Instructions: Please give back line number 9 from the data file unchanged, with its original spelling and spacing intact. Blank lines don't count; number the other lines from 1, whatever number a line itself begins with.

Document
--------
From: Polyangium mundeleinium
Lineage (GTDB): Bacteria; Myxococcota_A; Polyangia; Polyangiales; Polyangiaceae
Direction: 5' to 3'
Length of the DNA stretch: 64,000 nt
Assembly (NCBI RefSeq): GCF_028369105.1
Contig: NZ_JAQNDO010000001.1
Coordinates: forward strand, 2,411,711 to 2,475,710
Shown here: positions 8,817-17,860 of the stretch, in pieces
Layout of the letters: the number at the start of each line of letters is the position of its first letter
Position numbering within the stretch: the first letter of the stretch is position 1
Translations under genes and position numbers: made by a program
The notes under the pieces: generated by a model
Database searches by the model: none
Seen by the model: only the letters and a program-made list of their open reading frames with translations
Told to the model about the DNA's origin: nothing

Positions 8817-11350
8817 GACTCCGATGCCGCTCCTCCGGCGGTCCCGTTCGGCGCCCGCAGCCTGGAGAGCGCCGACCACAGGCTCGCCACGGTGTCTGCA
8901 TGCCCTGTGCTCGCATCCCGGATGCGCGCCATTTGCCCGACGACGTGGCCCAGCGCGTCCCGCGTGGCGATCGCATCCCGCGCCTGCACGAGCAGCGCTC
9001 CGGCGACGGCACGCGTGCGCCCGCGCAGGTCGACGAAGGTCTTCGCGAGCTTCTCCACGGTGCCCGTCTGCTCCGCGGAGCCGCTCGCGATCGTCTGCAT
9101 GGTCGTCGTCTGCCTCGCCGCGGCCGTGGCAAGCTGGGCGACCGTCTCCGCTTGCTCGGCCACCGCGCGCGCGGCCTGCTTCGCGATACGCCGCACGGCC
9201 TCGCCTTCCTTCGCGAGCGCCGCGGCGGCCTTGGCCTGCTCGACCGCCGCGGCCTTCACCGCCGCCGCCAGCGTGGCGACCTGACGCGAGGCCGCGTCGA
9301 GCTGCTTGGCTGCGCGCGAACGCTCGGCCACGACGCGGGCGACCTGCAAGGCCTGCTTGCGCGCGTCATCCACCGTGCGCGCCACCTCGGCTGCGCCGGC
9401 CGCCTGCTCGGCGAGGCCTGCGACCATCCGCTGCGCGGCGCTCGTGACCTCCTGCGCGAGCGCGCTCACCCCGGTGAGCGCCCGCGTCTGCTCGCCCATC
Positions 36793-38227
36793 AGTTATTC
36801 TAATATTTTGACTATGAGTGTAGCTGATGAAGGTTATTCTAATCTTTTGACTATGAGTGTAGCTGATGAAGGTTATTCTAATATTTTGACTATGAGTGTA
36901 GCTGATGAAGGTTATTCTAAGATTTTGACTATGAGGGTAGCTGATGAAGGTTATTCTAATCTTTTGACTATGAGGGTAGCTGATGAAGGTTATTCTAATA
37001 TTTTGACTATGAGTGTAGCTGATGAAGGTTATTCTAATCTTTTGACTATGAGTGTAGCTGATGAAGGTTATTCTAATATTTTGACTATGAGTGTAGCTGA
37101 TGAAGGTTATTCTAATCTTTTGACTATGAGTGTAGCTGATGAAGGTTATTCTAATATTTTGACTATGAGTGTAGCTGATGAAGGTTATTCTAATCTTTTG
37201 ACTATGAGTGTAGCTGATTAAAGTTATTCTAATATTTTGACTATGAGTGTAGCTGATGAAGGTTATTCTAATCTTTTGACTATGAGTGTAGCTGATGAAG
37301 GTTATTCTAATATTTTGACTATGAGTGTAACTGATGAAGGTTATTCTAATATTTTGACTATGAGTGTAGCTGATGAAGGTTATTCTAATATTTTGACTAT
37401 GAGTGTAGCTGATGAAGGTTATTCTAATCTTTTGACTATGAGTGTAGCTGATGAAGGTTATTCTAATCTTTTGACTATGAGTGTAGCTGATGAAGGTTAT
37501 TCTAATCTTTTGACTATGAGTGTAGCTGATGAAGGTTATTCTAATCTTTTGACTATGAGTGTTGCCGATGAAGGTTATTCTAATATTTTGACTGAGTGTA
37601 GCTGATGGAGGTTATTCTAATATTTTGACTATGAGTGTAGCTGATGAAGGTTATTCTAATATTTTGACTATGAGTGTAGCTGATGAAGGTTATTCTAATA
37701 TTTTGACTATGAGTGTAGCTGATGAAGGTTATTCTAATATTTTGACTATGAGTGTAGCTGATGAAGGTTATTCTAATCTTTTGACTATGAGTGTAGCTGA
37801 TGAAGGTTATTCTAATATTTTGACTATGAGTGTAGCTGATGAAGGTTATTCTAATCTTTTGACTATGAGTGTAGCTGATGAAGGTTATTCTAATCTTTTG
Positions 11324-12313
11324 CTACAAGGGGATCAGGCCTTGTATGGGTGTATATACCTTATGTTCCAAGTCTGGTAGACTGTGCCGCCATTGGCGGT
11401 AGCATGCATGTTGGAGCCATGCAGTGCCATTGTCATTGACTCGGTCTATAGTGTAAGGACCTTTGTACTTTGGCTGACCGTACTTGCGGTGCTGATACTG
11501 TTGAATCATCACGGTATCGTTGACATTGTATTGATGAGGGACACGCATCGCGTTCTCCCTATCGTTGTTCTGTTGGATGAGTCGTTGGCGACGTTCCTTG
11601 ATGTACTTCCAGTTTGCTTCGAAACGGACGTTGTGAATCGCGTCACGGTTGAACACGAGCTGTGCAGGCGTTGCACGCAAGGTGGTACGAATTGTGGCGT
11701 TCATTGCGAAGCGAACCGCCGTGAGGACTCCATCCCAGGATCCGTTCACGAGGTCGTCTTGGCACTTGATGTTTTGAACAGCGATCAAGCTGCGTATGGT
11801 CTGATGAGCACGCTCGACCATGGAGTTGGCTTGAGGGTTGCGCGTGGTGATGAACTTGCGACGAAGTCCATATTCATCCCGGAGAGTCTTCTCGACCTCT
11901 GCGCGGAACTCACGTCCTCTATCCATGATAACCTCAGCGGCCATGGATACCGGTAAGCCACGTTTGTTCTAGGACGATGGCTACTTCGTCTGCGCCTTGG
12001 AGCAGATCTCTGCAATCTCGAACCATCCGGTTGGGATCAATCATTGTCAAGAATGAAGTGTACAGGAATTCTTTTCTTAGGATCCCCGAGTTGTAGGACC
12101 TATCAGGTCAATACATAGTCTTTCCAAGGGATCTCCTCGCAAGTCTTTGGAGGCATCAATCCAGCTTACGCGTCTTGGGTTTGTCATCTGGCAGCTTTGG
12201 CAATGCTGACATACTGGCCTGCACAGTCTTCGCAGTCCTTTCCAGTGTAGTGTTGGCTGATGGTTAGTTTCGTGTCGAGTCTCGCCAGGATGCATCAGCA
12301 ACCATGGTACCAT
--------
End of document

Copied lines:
Layout of the letters: the number at the start of each line of letters is the position of its first letter